So I’ve become infatuated with East Asian cinema as a whole. As my viewing blanket has begun to cover the vast likes of classic and contemporary Japanese and Korean cinema, the rest of the month was still peppered with several worthwhile new releases and a colossal, curiosity-quenching failure. Keep an eye out for a weekly log chronicling my ongoing East Asian endeavor along with the return of other preexisting features. In the meantime, I thank you for reading and urge you to comment on whatever you’d like!
This is it – the fruitful, bullet-blanketed crescendo of my ongoing project. Although presently pleased, I’ve been led to believe that Woo’s succeeding efforts are even bolder as epitomes of this targeted subgenre, the mere thought of such instilling within me an uncontrollable glee. Focusing on none other than Chow Yun-Fat as titular professional Ah Jong, The Killer‘s opening moments chronicle the man’s tragic disillusionment following the accidental blinding of an innocent bystander and lounge singer, Jennie (Sally Yeh). Ah Jong’s compassionate tendencies strengthen tenfold from here on out, his path toward righting his wrong hamstrung by the “one last job” that goes tits-up at the hands of his employer.
Woo imbues the thematically familiar with an almost schlocky melodramatic sensationalism amid balletic action benchmarks. The forced but effective chemistry between members of opposing factions, good and bad respectively, does its job in punctuating narrative simplicity with a non-oppressive dual sympathy card. On one hand, we have the slick and honorable Ah Jong: hardened through experience but morally upstanding; a steadfast adherence to going straight outweighing a need to do anything but grant Jennie her cornea transplant. On the other: archetypal supercop Inspector Li, of whom too thoroughly applies law abiding stubbornness to all aspects of his profession as he very well should.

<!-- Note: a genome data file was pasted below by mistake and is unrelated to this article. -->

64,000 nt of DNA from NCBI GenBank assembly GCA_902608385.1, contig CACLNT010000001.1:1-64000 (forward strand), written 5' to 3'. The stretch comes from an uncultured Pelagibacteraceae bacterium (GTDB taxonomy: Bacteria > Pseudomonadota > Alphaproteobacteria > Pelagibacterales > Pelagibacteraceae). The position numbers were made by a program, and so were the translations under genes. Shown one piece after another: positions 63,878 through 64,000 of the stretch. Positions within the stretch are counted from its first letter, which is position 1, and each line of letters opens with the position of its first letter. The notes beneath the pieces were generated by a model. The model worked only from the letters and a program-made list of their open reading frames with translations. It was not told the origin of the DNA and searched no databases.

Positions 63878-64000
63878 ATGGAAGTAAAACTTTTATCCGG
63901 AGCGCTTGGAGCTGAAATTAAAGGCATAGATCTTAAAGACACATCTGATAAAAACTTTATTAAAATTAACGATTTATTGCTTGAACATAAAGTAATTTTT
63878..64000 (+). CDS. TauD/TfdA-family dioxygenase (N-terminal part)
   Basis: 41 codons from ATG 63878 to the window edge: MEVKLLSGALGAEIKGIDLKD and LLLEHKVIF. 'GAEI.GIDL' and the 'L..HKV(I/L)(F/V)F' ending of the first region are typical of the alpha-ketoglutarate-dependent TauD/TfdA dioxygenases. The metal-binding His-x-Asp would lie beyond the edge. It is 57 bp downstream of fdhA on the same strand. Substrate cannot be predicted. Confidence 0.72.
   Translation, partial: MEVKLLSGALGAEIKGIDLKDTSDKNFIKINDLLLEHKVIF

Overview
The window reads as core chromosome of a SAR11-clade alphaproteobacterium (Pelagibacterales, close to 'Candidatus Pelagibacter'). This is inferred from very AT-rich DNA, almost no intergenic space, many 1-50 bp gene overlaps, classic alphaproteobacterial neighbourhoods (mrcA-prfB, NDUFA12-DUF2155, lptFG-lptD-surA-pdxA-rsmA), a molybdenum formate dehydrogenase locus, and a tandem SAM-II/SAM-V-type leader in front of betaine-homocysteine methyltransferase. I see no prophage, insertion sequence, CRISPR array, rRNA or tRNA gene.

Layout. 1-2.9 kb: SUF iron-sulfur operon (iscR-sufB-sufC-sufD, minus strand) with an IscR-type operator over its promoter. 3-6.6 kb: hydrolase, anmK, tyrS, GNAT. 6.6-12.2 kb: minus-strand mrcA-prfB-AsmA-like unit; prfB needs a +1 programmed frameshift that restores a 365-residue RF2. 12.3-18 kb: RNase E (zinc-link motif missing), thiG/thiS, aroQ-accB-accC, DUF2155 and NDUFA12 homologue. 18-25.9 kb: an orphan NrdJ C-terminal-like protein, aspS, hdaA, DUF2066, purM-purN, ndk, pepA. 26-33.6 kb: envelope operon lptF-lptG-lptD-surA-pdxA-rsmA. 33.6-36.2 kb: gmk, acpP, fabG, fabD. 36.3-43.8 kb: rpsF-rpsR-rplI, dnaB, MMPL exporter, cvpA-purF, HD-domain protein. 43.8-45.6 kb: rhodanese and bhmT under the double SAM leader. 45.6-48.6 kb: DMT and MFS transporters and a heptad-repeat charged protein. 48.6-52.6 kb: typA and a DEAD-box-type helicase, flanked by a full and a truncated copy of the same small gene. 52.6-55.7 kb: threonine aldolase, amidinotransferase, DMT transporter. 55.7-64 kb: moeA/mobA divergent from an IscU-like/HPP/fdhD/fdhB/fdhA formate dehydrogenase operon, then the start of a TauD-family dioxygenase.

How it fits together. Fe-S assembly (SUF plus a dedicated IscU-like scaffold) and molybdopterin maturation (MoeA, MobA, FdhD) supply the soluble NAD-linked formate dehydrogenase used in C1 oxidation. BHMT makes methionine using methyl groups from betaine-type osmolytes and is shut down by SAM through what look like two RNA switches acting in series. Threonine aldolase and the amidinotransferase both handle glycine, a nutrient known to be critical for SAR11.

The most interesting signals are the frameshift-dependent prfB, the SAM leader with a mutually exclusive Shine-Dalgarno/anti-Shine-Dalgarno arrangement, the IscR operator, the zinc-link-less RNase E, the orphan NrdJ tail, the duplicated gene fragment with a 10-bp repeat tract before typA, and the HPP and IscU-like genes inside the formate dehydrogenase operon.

Although entirely and familiarly at odds, we never can fully bring ourselves to root for one side or the other given the hotheaded young crime lord that wants Ah Jong and Jennie out of the picture. Ah Jong and Lee subsequently unite against this common enemy, forming a bond that transforms the at-first one-man army into a duo to be reckoned with throughout many a high-style instance of gunfire and bloodshed. The Killer‘s immediate influence on contemporary American actioners – slow-mo and the like a la The Matrix and so forth – remain apparent throughout said instances as the body counts rise.
As an epitome of both HK action cinema and the genre as a whole, John Woo’s nigh-masterpiece is also a masterclass in effective trope employment. The narrative, albeit agreeably light and prone to bouts of purposeful cheese, is affecting enough as emotionality remains key in perpetuating character motives. While the action is far-and-away of the highest possible quality – aptly fusing practical effects with Woo’s calculated technical wizardry – The Killer is as much a well-rounded piece of HK cinema as it is a frequently lauded cornerstone of the medium.